Although a real-time clock is theoretically needed to track successive cursor positions in time, it is not needed if a serial format is used in the communication link between the mouse and the computer, since the timing information is implicit in the data transmission velocity set for the link. In this case, the incremental motion counts contained in the data packets comprising the serial format can be directly stored in the shift register data structure obtaining the same results while requiring less computer resources.
FIGS. 7a and 7b show two examples of possible cursor trajectories. FIG. 7a shows the trail generated by an almost horizontal cursor movement while FIG. 7b shows the trail generated by a circular cursor movement. In these figures the position of the cursor at any given time "tn " is shown as a shaded arrow, and the previous cursor positions stored in the shift register are drawn in broken lines corresponding to previous times "tn-1 ", "tn-2 ", "tn-3 ", . . . and so on.
A number of parameters can then be calculated from the information present in the shift register at each real-time clock event to detect the pattern "drawn" by the user with the mouse movement.
In particular for the scrolling control application disclosed herein, only two patterns are needed corresponding to the horizontal and vertical cursor movements (i.e., the x and y selected scrolling axis). A further enhancement can add a third pattern to allow the scrolling in a "z" axis in 3D data spaces (e.g., a 3D spreadsheet program).
In order to detect the patterns a group of four parameters are calculated by the algorithms. The list of these parameters and their definitions is as follows:
sadx: sum of the absolute values of the shift register contents in x direction;
sady: sum of the absolute values of the shift register contents in y direction;
asdx: absolute value of the sum of the shift register contents in x direction;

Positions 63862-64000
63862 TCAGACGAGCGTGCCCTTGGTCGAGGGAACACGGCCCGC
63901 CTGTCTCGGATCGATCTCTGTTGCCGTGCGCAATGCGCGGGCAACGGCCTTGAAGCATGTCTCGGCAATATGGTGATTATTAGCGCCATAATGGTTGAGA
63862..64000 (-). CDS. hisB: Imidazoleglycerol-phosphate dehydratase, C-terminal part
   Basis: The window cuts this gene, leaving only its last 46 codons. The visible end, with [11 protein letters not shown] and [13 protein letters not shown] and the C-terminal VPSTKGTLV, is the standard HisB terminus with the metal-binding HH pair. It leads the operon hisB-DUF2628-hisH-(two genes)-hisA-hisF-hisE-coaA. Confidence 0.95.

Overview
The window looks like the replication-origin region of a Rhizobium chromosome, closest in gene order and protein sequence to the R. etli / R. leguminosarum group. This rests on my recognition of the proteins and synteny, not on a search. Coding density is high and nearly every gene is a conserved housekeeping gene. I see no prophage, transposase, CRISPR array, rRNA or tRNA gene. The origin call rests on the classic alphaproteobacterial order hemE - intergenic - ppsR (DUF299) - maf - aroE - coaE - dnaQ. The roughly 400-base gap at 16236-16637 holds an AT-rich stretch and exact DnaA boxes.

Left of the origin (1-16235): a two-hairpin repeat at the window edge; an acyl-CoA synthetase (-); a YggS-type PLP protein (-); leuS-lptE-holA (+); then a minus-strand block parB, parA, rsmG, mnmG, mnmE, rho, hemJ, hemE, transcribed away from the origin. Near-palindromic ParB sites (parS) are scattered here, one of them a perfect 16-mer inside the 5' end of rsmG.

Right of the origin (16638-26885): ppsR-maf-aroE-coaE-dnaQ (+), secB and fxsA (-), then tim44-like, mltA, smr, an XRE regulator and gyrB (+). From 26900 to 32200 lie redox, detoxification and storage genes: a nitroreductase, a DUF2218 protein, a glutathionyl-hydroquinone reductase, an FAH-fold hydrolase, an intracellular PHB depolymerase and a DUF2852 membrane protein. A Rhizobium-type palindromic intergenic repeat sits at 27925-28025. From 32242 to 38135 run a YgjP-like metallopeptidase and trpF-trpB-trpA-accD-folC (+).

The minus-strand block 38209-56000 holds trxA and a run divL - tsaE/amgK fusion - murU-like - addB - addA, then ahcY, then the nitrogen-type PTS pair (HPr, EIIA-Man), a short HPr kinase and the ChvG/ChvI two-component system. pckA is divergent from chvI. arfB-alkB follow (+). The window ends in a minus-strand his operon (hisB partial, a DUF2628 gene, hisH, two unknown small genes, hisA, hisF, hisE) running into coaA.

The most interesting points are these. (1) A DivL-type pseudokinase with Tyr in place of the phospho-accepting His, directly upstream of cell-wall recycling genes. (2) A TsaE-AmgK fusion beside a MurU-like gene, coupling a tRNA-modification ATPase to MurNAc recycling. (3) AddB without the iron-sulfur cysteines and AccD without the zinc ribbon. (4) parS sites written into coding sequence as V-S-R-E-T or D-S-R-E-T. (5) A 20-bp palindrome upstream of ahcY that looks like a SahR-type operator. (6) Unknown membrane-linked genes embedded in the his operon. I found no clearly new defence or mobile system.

asdy: absolute value of the sum of the shift register contents in y direction.
If a two pattern code is used (i.e., only x or y detection), the algorithms are simply based on comparing the magnitudes of asdx and asdy. It is easily seen that the greater of both gives the dominant axis of the cursor's trail. Absolute values are compared because only axis information is needed in this case. The scrolling motion direction is set by the lever 78 displacement sign to allow a tight control and reduce mouse movement during the operation.
For a three pattern code (i.e., x-y-z scrolling), a simple approach is to define a more restrictive criteria to detect the x and y axis in order to differentiate these cases from a third default case (i.e., the "z" axis). This approach consists in detecting a linear motion (x or y) as a strictly "one way" well behaved orthogonal cursor motion (i.e., not oblique).
Such well behaved motions satisfy the following equations:
sadx>sady * K1 (1)
sadx<asdx * K2 (2)
sady>sadx * K1 (1')
sady<asdy * K2 (2)
Equations 1 and 1' guarantee that the sum of the absolutes values of the incremental translation motion units in one axis are K1 times greater than the corresponding sum in the other axis. This guarantees that the trail is sufficiently horizontal or vertical, being the strictness of the test given by the value assigned to constant K1.
Equations 2 and 2' guarantee that the trail is clean enough in the sense that it has been "drawn" in just one direction straight forward (not in a back and forth fashion). The value of constant K2 grades the strictness of the test.
Thus the mouse driver updates the contents of the shift register and re-calculates in real time these equations to determine the pattern present in the cursor's motion path across the display means, to update the scrolling axis status variable.
Hence, if the user moves the mouse in one clearly horizontal or vertical direction, the dominant axis status variable is set to either "x" or "y" respectively. If the user "draws" a circle or any other similar figure through the mouse movement none of the equations is satisfied and the alternative "z" axis is assumed. The scrolling direction status variable is set accordingly.
In practice, initializing the constants K1 and K2 to the value 2 has proven to be effective to provide a clear enough differentiation between the three cases, using a 10-stage shift register and a time base of 30 milliseconds.
The flow charts corresponding to the algorithms disclosed are shown in FIGS. 8 and 9. FIG. 8 is the flow chart corresponding to a two-pattern detection algorithm. If the part of the flow chart of FIG. 8 after the point marked "C" is replaced by the flow chart of FIG. 9, the resulting flow chart corresponds to a three-pattern detection algorithm.
While the invention has been illustrated and embodied in a mouse for concurrent cursor position and cursor control, it is not intended to be limited to the details shown, since various modifications and structural changes may be made without departing in any way from the spirit of the present invention.